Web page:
Food Allergies and Trick-or-Treating
About this time next week many of you will be making those final tweaks to your costumes, filling your candy bowls and making sure you have plenty of batteries for your flashlight. That’s right…another Halloween night is upon us! While Halloween is all about fun and candy, there are still many important things you need to consider before heading out into the night, especially if your child has a food allergy.
We all know the basic Halloween safety tips but have you ever thought about the extra precautions the parent of a child with a food allergy must consider?
Here is a short list of tips from the American Academy of Allergy, Asthma & Immunology (AAAAI) that is sure to help parents protect their children with food allergies during Halloween:
- Be sure your child carries emergency medication, such as an epinephrine auto-injector.
- Before Halloween, distribute safe snacks to neighbors and request that they be handed out to your child.
- Accompany younger children as they trick-or-treat, or be sure they are supervised by a responsible adult who knows how to handle an emergency allergic reaction.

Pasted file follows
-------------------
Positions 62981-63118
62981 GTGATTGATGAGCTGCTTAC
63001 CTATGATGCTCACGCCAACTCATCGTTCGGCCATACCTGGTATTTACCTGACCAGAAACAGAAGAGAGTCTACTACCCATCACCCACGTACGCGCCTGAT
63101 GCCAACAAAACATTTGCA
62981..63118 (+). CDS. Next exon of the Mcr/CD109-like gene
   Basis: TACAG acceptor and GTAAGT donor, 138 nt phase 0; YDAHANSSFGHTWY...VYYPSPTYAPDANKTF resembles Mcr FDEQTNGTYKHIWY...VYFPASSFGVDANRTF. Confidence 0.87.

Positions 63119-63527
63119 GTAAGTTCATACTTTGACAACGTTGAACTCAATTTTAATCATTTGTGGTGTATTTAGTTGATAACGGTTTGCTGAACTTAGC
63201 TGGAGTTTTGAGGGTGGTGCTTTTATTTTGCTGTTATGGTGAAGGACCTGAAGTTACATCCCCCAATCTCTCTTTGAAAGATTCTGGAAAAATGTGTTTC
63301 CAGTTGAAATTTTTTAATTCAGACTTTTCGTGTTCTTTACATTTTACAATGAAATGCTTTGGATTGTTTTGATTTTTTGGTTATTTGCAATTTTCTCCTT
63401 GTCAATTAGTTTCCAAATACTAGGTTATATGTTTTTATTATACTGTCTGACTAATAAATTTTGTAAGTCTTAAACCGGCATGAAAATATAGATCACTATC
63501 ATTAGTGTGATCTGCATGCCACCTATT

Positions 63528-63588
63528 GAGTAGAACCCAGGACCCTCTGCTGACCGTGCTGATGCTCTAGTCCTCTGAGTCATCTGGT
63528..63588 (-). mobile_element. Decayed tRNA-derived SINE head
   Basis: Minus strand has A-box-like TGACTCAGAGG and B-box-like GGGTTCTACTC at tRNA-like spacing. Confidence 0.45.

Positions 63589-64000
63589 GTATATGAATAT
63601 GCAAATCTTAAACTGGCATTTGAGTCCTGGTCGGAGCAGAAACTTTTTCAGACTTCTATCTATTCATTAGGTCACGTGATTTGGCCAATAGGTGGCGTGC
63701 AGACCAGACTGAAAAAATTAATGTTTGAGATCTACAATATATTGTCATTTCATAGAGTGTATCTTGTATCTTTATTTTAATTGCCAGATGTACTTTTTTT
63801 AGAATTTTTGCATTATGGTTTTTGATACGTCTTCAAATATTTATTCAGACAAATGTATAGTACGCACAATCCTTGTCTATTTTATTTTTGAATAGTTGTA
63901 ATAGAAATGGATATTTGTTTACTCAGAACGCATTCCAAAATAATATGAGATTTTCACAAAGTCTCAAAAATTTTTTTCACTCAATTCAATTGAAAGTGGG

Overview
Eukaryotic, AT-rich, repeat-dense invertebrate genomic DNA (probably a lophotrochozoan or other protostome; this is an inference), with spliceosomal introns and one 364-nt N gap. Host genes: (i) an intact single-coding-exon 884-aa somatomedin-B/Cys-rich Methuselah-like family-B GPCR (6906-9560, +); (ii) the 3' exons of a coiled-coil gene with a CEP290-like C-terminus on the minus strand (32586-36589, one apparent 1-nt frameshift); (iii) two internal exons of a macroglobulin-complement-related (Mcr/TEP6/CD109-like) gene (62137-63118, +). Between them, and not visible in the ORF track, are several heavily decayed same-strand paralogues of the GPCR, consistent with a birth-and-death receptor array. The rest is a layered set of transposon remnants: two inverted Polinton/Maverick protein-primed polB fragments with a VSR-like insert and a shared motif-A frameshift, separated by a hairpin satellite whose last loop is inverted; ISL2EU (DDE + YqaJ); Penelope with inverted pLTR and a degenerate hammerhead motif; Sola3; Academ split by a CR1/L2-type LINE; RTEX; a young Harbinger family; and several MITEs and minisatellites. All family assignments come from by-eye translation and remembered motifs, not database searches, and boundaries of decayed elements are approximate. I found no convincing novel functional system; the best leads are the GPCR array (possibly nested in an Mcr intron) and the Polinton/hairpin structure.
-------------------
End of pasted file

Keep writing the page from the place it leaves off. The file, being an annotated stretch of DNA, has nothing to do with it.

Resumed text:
- Remember that small candy bars passed out to trick-or-treaters may have different ingredients than their regular-size counterparts. Even if a certain candy is safe for your child, the ‘fun size’ version might not be.
You can even download a full version of these tips from the AAAAI site by clicking here: http://is.gd/4xRfX
At American Medical ID we know the importance of identifying those with a food allergy so we would also recommend that your child wear a medical ID bracelet or necklace, engraved with the foods your child should avoid, while trick-or-treating. To view some of our products, CLICK HERE.
For even more information about trick-or-treating and keeping your child safe during Halloween, here are a couple of sites we found helpful:
- CDC: http://www.cdc.gov/family/halloween/
- FAAN: http://www.foodallergy.org/media/press_releases/halloween09.html
American Medical ID